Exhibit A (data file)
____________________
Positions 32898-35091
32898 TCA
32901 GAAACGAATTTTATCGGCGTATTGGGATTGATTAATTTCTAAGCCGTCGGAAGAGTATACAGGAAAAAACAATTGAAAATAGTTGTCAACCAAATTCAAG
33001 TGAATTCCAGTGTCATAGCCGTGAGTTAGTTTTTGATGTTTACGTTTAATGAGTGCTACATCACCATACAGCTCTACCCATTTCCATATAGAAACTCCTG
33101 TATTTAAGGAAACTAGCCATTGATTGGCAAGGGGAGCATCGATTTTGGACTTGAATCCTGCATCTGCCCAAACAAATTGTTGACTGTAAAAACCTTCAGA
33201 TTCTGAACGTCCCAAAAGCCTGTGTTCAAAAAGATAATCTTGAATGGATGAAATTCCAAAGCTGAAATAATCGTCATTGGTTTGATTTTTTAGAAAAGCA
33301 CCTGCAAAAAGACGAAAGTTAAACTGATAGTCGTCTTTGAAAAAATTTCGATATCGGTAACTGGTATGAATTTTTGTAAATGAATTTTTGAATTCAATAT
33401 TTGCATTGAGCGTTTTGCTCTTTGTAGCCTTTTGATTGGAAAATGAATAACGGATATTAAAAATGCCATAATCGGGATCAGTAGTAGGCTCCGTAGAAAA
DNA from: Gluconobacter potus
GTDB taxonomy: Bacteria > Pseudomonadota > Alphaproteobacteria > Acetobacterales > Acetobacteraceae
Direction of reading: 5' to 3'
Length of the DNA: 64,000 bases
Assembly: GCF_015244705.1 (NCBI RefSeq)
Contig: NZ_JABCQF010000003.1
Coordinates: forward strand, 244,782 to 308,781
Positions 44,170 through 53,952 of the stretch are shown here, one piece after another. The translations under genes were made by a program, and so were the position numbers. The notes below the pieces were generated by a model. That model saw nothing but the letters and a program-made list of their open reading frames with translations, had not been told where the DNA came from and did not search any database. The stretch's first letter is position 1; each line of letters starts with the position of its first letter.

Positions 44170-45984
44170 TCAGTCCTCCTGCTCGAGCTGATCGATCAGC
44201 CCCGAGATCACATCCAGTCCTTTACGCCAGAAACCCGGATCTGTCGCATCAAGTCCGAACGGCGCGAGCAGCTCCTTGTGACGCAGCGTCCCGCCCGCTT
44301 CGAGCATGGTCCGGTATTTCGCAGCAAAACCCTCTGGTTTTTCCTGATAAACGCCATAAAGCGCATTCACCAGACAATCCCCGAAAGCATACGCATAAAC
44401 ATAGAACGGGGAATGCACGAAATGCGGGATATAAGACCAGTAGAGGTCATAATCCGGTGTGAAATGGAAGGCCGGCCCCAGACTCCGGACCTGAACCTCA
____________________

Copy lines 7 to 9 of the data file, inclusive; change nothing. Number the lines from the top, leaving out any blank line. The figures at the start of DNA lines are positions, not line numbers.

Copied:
33301 CCTGCAAAAAGACGAAAGTTAAACTGATAGTCGTCTTTGAAAAAATTTCGATATCGGTAACTGGTATGAATTTTTGTAAATGAATTTTTGAATTCAATAT
33401 TTGCATTGAGCGTTTTGCTCTTTGTAGCCTTTTGATTGGAAAATGAATAACGGATATTAAAAATGCCATAATCGGGATCAGTAGTAGGCTCCGTAGAAAA
DNA from: Gluconobacter potus